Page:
here, the tunnel must be intiated from any direction and must stay up. Amazing
how, although ISA Server 2006 features a powerful GUI which greatly simplifies
the creation of VPN site-to-site connections, for something plain simple, we
have a Las Vegas story.
4. IKE authentication
with certificates issue
ISA Server 2006 is capable of using certificates for authentication in case of
IPsec Tunnel Mode site-to-site VPN connections. However there is a problem: you
can specify only from which CA will accept ISA certificates, see Figure19.
This means that ISA will not perform additional checks over the certificate
received from its IPsec peer (say check the name from the certificate).
Therefore, the posibility that somebody in possesion of a valid certificate
issued by the trusted CA, to establish the VPN connection, exists, because ISA
cannot verify if indeed that certificate was issued to the expected VPN peer (if
ISA could check the name from the certificate, this situation would be avoided,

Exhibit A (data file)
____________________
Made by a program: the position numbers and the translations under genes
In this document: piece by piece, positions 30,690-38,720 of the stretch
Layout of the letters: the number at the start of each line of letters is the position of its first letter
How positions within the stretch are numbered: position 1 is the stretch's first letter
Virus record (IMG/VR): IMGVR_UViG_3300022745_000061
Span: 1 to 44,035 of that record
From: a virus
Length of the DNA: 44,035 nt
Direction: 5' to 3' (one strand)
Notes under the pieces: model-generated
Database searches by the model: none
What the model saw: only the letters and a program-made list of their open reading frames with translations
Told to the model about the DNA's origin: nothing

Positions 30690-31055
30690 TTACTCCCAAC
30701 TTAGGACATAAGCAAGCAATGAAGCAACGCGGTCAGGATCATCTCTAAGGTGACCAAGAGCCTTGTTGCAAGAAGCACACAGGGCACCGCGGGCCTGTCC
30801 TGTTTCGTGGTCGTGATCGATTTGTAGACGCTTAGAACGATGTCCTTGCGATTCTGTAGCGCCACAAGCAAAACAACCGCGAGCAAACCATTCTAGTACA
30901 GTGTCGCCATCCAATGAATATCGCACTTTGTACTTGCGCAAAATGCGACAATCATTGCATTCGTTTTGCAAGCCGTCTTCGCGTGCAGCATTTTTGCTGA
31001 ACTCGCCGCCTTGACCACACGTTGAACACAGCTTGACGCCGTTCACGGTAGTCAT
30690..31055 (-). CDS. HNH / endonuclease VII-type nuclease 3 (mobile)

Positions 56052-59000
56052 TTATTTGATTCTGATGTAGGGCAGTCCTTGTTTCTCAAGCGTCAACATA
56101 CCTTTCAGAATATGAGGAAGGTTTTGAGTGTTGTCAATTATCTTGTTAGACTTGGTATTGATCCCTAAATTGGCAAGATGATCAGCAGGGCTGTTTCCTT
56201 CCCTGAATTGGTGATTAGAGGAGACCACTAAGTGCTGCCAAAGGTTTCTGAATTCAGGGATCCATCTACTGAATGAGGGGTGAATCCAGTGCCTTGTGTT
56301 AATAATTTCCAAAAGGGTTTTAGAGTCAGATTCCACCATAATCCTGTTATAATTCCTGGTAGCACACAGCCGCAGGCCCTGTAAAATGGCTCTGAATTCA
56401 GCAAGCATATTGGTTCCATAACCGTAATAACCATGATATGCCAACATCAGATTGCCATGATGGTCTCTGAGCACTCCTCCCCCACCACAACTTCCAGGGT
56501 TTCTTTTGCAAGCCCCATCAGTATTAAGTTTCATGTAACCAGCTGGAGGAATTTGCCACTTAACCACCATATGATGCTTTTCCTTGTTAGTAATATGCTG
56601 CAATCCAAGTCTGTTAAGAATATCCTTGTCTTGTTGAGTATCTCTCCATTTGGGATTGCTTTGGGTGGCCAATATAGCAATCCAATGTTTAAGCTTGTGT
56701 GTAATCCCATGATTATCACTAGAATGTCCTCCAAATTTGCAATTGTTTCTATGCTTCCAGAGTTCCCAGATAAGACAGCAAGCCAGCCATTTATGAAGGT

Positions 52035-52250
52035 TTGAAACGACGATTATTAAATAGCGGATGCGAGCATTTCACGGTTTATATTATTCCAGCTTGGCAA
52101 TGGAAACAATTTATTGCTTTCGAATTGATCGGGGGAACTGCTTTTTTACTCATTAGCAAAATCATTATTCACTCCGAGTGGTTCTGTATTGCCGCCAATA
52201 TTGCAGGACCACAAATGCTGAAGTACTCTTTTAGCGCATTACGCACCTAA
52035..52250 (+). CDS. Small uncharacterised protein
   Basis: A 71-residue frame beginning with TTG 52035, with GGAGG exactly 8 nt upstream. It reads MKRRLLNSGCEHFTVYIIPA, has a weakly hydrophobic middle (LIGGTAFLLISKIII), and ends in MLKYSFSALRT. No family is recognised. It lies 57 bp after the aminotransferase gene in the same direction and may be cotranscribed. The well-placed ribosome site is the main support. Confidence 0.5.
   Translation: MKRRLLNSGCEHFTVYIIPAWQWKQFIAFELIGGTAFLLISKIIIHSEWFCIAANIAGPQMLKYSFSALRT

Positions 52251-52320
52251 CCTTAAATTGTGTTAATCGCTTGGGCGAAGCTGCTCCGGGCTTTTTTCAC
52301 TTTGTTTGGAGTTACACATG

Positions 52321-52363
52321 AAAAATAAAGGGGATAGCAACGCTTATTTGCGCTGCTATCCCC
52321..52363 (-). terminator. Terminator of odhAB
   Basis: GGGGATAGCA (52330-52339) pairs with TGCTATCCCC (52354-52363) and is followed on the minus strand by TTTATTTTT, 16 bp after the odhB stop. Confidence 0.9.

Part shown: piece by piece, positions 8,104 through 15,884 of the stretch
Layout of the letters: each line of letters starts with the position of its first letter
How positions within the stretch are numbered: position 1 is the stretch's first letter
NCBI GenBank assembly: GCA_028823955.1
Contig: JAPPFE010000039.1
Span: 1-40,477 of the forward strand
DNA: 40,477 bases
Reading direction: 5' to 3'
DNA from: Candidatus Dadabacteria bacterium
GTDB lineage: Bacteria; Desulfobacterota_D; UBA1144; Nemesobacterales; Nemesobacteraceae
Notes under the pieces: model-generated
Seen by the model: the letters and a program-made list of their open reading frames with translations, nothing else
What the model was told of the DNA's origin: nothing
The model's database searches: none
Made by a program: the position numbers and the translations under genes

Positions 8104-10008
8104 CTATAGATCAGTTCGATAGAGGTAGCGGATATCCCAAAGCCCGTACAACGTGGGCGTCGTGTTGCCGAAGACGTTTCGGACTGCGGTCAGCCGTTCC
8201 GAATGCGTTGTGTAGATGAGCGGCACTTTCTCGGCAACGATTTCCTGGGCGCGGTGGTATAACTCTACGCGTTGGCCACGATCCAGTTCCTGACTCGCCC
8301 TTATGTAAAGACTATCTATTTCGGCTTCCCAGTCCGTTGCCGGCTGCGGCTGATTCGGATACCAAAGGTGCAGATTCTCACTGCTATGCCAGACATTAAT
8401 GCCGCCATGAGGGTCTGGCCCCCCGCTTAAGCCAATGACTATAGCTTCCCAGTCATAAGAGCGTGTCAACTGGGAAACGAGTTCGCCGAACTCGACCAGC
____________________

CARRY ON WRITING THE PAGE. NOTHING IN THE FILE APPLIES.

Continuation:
assuming that no one can obtain a certificate containing the correct name under
a false identity from the CA).
Notice the big exclamation mark from Figure19 ,
which informs you to use a privately issued certificate (from a private
certification authority, maybe your local private CA). If you click on the help
link you will find more details about certificates and VPN connections. So it's
always a good idea to read properly the documentation first. If you do so, you
would be advised about the above described situation.
Figure19: IPsec Tunnel Mode VPN Site-to-Site Connection: Authentication with
5. No IPComp
If you want to use compression with IPsec Tunnel Mode VPN Site-to-Site
Connections you cannot do so. With other VPN gateways, compression occurs